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    Cutaneous Lymphoma at Injection Sites: Pathological, Immunophenotypical, and Molecular Characterization in 17 Cats.

    Vet Pathol 2016 07 1;53(4):823-32. Epub 2016 Mar 1.
    Department of Pathology, Microbiology and Immunology, School of Veterinary Medicine, Davis, CA, USA.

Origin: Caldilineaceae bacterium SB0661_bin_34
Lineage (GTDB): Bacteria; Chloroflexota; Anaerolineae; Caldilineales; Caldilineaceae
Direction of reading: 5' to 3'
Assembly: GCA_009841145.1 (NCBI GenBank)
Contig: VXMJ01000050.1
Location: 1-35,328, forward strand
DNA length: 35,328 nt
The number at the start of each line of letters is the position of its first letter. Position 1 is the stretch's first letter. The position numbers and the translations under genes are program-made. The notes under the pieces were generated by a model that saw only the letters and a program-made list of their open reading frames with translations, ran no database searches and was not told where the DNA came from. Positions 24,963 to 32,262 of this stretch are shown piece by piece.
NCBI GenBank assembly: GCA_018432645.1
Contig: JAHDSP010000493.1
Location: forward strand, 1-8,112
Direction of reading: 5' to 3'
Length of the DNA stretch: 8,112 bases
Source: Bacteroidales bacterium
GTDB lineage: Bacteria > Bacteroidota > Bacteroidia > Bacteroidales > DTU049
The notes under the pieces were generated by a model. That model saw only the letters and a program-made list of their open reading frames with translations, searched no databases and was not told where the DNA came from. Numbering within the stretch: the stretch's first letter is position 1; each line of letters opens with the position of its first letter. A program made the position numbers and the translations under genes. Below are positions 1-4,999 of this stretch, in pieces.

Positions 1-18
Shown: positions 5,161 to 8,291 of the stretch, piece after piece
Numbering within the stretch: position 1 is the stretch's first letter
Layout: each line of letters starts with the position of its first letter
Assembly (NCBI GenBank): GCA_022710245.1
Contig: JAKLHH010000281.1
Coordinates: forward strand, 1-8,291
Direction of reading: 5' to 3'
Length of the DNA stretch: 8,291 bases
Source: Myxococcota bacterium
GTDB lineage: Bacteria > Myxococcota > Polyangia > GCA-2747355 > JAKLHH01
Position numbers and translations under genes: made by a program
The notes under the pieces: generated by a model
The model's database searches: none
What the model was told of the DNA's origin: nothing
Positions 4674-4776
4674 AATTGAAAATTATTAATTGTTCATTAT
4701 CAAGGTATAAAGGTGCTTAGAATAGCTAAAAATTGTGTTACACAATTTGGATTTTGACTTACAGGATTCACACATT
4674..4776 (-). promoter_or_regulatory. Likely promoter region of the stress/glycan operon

Feline primary cutaneous lymphomas (FPCLs) account for 0.2% to 3% of all lymphomas in cats and are more frequently dermal nonepitheliotropic small T-cell tumors. Emergence of FPCL seems unrelated to feline leukemia virus (FeLV) serological positivity or to skin inflammation. A total of 17 cutaneous lymphomas with a history of vaccine injection at the site of tumor development were selected from 47 FPCLs. Clinical presentation, histology, immunophenotype, FeLV p27 and gp70 expression, and clonality were assessed. A majority of male (12/17), domestic short-haired (13/17) cats with a mean age of 11.3 years was reported. Postinjection time of development ranged from 15 days to approximately 9 years in 5 cats. At diagnosis, 11 of 17 cats had no evidence of internal disease. Lymphomas developed in interscapular (8/17), thoracic (8/17), and flank (1/17) cutaneous regions; lacked epitheliotropism; and were characterized by necrosis (16/17), angiocentricity (13/17), angioinvasion (9/17), angiodestruction (8/17), and peripheral inflammation composed of lymphoid aggregates (14/17). FeLV gp70 and/or p27 proteins were expressed in 10 of 17 tumors. By means of World Health Organization classification, immunophenotype, and clonality, the lesions were categorized as large B-cell lymphoma (11/17), anaplastic large T-cell lymphoma (3/17), natural killer cell-like (1/17) lymphoma, or peripheral T-cell lymphoma (1/17). Lineage remained uncertain in 1 case. Cutaneous lymphomas at injection sites (CLIS) shared some clinical and pathological features with feline injection site sarcomas and with lymphomas developing in the setting of subacute to chronic inflammation reported in human beings. Persistent inflammation induced by the injection and by reactivation of FeLV expression may have contributed to emergence of CLIS.
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